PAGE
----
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ORIGINAL ARTICLE
Year : 2016  |  Volume : 19  |  Issue : 6  |  Page : 709-714

Rates and determinants of peripartum and puerperal anemia in Enugu, Nigeria


1 Department of Obstetrics and Gynaecology, University of Nigeria Teaching Hospital, Ituku-Ozalla, Abakaliki, Nigeria
2 Department of Obstetrics and Gynaecology, Federal Teaching Hospital, Abakaliki, Nigeria
3 Department of Haematology, University of Nigeria, Enugu Campus, Enugu, Nigeria

Correspondence Address:
Dr. C A Iyoke
Department of Obstetrics and Gynaecology, University of Nigeria Teaching Hospital, Ituku-Ozalla
Nigeria
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Source of Support: None, Conflict of Interest: None


DOI: 10.4103/1119-3077.178912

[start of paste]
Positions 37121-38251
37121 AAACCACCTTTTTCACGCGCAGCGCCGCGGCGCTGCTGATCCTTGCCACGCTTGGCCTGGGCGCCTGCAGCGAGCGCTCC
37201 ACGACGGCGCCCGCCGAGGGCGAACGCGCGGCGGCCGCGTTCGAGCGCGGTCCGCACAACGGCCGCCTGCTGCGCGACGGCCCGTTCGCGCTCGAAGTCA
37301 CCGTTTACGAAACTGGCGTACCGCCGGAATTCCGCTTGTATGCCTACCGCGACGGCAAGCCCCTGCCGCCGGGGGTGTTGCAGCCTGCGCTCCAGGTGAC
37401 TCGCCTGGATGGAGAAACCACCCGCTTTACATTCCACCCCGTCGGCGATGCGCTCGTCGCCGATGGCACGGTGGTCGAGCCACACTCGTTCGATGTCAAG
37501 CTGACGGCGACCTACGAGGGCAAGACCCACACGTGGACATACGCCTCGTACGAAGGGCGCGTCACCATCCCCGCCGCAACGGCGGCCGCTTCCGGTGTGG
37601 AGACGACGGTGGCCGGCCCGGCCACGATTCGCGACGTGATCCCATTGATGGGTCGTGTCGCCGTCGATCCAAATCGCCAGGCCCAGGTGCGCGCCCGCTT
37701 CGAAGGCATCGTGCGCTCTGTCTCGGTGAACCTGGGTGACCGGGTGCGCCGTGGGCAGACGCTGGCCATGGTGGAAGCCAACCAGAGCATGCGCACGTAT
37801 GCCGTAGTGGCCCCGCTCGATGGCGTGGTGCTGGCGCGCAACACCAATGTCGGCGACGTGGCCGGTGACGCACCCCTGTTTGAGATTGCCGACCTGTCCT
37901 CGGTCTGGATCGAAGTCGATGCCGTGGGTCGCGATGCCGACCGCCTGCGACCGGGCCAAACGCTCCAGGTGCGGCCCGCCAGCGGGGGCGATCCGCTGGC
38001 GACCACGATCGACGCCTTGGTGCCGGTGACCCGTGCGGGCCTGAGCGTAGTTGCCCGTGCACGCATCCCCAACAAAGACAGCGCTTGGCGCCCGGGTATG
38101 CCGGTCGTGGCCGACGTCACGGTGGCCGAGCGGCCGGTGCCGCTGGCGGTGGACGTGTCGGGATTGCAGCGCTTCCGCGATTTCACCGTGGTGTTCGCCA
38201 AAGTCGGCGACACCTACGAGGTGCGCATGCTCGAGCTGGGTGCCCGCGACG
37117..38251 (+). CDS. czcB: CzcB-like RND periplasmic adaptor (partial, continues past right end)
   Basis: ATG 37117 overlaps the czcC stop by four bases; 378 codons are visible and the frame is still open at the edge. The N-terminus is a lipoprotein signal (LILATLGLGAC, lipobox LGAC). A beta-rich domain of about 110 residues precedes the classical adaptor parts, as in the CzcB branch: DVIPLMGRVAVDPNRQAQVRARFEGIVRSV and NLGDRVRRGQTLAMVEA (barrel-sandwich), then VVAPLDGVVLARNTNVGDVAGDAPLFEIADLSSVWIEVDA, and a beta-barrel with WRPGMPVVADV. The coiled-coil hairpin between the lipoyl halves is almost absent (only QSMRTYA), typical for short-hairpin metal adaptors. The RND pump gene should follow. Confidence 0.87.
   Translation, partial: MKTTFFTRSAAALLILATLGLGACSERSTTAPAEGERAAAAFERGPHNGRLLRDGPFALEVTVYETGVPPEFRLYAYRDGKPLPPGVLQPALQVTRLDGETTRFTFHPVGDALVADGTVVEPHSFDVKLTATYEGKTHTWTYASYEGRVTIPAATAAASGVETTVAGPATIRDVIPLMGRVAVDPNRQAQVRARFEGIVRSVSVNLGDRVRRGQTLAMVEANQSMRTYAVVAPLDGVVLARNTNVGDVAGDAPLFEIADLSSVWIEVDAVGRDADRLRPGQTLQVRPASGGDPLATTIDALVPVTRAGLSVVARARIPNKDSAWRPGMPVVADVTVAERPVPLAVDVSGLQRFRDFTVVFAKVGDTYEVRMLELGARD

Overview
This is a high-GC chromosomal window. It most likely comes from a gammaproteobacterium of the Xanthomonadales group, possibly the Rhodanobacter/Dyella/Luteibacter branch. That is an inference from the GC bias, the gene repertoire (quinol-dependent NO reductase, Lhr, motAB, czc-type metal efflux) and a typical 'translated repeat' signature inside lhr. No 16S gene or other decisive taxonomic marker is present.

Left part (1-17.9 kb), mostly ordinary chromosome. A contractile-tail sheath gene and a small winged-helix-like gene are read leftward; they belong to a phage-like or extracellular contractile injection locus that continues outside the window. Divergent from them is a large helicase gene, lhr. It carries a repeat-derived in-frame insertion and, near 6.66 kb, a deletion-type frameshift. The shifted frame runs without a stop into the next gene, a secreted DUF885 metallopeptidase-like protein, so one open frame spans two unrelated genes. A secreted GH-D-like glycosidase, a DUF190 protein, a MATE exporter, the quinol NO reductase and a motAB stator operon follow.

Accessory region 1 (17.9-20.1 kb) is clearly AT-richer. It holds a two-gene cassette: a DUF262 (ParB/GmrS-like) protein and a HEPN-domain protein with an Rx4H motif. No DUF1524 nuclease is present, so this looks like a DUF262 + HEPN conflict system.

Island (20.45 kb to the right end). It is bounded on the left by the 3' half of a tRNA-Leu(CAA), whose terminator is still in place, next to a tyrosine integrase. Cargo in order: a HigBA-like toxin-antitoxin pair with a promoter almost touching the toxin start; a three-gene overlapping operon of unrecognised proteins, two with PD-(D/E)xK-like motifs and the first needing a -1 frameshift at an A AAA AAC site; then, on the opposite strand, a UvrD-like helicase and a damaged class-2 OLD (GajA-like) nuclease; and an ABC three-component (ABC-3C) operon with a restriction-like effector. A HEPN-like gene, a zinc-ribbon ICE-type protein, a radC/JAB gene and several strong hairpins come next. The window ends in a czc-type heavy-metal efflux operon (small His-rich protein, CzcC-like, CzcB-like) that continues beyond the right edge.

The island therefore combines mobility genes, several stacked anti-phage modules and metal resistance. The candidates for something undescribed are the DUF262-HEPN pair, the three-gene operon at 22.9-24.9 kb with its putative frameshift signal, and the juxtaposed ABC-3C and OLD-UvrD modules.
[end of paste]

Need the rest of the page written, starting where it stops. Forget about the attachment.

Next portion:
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Background: Anemia in the peripartum or postpartum period could pose a significant risk for maternal morbidity and mortality during and after delivery. Aims: To determine the rates of anemia at term and in the puerperium and describe the determinants of puerperal anemia among a cohort of women with both normal and cesarean deliveries, following uncomplicated term singleton pregnancies in Enugu, Nigeria. Methods: A prospective longitudinal study involving women with uncomplicated singleton pregnancies who were recruited at term at two tertiary maternity centers and were followed up with the determination of hemoglobin and ferritin concentrations till 6 weeks after delivery. Data were analyzed with descriptive and inferential statistics at 95% level of confidence using the Statistical Package for Social Sciences computer software version 20.0 for Windows (IBM Corporation, Armonk, NY, USA). Results: A total of 202 women were studied. The mean hemoglobin levels at term, 48 h, and 6 weeks postpartum were 11.1 ± 0.9 g/dL, 10.5 ± 0.8 g/dL, and 11.2 ± 1.0 g/dL, respectively. The proportions of women with anemia at term, 48 h, and at 6 weeks postpartum were 46.0%, 72.8%, and 47.5%, respectively. Forty-eight hours postdelivery, 17.3% had anemia with low serum ferritin compared to 7.4% by 6 weeks postdelivery. Anemia at term (adjusted odds ratio [aOR] 2.02; 95% confidence interval [CI] 1.01, 4.05), anemia at 48 h postdelivery (aOR 6.17; 95% CI 3.30, 11.6), and low ferritin at 48 h postdelivery (aOR 3.11; 95% CI 1.51, 5.09) all increased the likelihood of anemia at 6-week postpartum. Conclusions: A high proportion of low-risk pregnant women in the study centers could go through delivery with undetected anemia and this would predispose to high rates of postpartum anemia. Screening of low-risk women at term and in the immediate postdelivery periods may be necessary to improve detection of such cases.


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